Freelancing has become a big business in recent years, with more and more people seeing the appeal of working for yourself.
Whether it’s parents needing the flexibility of working around their young children or students wanting to make a few extra bucks around their studies, or an entrepreneur with big ideas brewing, freelancing is an excellent way of making money and following the career path that you choose.
However, with that freedom and flexibility comes great responsibility. Lots of freelancers who start out do not quite recognize how hard it is to manage your own workload every single day. After all, most of us are used to being bossed about and told what to do and when.
When it’s your money on the line though, it is essential that you can manage your time and work efficiently and make the most out of every second of every working day.
To do that, you need some tools in your metaphorical toolbox, and that is what we are going to look at in this article. Ready to find out more?
1. A thick skin
The very first thing that anyone working on a freelance basis needs is a thick skin, because if you are sensitive, you are going to find it hard.
The freelance world can be a very dog eat dog world, with lots of competition and undercutting. There are times when you know you are, without a doubt, the very best person for the job yet someone else swoops in and offers to do the work for a lot less money, and gets the gig.
It is incredibly frustrating, and it will happen time and time again. You need to be able to shrug your shoulders and move onto the next one.
On top of that, there will be a time when your work is rejected, where every little thing you have done is scrutinized and criticized, leaving you feeling not quite good enough.
All these things are completely normal in the life of a freelancer, so it is important to build up a thick skin as quickly as possible.
Once you begin to realize that it is all about the money and nothing personal, you will soon find rejection easier to deal with. The right jobs will always be there for you, even if it needs a bit of looking for!
2. A decent computer
Whatever field of freelancing you are going into, whether it is writing, social media management, website design, photography, or one of the many other jobs that lend itself well to this degree of flexibility, you will need a computer.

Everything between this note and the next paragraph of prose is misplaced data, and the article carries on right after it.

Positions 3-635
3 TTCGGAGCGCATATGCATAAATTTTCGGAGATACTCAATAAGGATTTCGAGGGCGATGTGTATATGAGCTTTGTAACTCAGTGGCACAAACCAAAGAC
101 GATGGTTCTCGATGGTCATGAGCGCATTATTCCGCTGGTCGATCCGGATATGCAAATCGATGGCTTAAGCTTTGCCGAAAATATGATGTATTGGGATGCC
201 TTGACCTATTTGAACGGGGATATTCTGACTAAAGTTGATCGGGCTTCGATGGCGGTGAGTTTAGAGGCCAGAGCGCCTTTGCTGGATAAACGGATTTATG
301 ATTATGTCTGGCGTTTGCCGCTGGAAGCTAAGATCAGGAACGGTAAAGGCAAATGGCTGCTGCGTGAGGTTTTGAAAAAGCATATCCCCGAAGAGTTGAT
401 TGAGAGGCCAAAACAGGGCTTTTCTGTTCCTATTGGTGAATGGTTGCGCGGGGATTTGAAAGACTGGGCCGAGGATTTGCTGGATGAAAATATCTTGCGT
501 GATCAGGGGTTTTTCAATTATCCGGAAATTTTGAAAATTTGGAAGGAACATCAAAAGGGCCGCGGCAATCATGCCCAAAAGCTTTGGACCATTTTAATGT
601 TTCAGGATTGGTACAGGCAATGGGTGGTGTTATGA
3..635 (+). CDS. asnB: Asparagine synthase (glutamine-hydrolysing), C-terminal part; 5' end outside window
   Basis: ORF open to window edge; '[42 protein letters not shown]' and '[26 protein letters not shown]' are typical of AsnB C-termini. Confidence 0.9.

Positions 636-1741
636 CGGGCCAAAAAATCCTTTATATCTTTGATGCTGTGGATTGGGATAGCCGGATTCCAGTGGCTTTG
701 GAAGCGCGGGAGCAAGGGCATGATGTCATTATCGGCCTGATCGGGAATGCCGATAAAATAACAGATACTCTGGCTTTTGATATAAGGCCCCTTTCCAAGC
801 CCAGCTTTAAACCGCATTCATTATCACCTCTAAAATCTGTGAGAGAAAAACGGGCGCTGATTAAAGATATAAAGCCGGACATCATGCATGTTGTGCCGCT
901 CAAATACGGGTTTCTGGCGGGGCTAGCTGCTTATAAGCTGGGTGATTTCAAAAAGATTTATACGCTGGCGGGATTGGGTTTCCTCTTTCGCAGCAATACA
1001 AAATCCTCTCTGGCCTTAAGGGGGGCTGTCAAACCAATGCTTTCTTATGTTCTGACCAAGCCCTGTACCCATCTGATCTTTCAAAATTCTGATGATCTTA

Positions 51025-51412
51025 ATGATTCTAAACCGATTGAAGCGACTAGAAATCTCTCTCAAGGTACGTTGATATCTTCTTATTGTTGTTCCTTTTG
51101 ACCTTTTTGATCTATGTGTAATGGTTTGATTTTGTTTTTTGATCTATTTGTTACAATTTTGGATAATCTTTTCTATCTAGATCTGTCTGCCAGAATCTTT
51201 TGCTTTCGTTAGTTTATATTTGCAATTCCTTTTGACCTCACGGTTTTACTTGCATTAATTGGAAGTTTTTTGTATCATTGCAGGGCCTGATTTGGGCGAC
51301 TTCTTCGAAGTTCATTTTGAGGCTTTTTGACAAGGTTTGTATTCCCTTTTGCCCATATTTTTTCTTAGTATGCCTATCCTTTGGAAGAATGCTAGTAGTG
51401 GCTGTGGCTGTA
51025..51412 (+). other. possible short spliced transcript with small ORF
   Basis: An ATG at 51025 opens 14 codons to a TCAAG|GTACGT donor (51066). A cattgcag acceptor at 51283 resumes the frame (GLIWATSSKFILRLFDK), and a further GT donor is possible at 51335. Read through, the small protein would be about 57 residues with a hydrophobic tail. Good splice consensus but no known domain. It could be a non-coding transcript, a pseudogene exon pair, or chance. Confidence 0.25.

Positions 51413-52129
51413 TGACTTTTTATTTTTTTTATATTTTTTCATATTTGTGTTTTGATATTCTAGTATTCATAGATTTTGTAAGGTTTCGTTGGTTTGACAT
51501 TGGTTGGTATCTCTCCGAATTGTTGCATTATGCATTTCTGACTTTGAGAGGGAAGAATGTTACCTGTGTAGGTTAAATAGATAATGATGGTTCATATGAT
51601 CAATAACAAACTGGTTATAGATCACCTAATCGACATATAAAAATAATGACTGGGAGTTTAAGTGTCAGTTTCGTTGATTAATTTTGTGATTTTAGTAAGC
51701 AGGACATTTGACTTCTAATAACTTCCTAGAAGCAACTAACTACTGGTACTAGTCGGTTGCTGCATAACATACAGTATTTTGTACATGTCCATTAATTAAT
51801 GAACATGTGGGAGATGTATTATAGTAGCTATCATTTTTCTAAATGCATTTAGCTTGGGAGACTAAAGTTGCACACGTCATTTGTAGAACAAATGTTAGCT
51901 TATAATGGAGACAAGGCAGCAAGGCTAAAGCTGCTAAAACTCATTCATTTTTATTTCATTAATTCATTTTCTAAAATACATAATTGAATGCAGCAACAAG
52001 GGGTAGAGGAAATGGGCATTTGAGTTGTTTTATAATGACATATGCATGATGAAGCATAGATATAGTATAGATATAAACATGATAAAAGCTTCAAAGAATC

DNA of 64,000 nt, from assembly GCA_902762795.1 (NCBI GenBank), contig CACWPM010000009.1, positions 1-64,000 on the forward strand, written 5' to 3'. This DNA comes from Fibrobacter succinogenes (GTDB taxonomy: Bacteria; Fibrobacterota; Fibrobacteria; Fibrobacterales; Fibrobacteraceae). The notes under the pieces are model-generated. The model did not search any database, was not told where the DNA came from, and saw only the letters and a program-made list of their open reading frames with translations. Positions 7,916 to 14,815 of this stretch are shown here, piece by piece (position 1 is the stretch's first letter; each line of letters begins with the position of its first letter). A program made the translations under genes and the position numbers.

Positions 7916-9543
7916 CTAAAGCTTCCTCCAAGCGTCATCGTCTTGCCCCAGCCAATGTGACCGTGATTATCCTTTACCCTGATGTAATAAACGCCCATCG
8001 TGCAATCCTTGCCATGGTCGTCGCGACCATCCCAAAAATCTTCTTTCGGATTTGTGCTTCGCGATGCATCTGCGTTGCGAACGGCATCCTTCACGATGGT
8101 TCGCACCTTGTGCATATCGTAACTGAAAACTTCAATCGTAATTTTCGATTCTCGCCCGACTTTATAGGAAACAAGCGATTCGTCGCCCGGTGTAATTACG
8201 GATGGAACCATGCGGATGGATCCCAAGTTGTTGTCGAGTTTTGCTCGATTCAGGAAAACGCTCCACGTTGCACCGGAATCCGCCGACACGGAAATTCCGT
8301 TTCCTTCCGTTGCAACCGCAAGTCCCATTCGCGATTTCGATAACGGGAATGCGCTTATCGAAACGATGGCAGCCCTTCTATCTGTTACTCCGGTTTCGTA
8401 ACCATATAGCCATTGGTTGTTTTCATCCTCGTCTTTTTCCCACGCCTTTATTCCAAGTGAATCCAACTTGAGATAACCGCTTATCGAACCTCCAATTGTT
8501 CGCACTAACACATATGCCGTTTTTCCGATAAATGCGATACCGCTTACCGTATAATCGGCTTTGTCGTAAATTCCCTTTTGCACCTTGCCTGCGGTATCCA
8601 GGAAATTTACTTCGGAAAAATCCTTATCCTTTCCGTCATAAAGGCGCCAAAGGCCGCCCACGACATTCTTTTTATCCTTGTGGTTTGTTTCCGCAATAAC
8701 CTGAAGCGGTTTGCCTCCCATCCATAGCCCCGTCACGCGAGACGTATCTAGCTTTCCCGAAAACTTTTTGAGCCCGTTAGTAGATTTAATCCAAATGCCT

It is not just for the work itself, but for applying for gigs, for promotion, for accounting purposes, sending emails and even taking Skype calls. It is essential, therefore, to have the very best computer that your budget allows for.
Buy cheap, buy twice, as the old saying goes! If you are not quite sure what it is that you need, ask your peers. Facebook groups aimed at your industry are a great place to ask questions about the sort of equipment that you need.
3. An internet connection
Leading on from the following point, you need a reliable internet connection.
There is nothing more frustrating, or unprofessional, than arranging a web call with a client or promising to send them a draft via email, and your internet cutting out.
It is also highly irritating if every time you get into your work, you have to stop to reset your connection.
Before you sign any contracts with an internet provider, read the reviews and see if they live up to what they are offering. You want something high-speed and reliable, so ask your neighbours to see how their connection is.
4. A mobile phone
A mobile phone is essential for most people now, but even more so if you are working freelance.
A landline number is important, and many people feel that it appears more professional, but it also ties you to your home or office.
This, in turn, can reduce your flexibility and freedom, which is quite probably the reason you went into the freelancing business in the first place!
If you have a phone on the SMARTY network, you have the flexibility of pay as you go with all the benefits of a contract, which is great news for a flexible freelancer.
Just make sure you remember to keep your business line clear for calls and that you remember to take it out if you decide to go and hunker down in a coffee shop to work – and don’t forget the charger!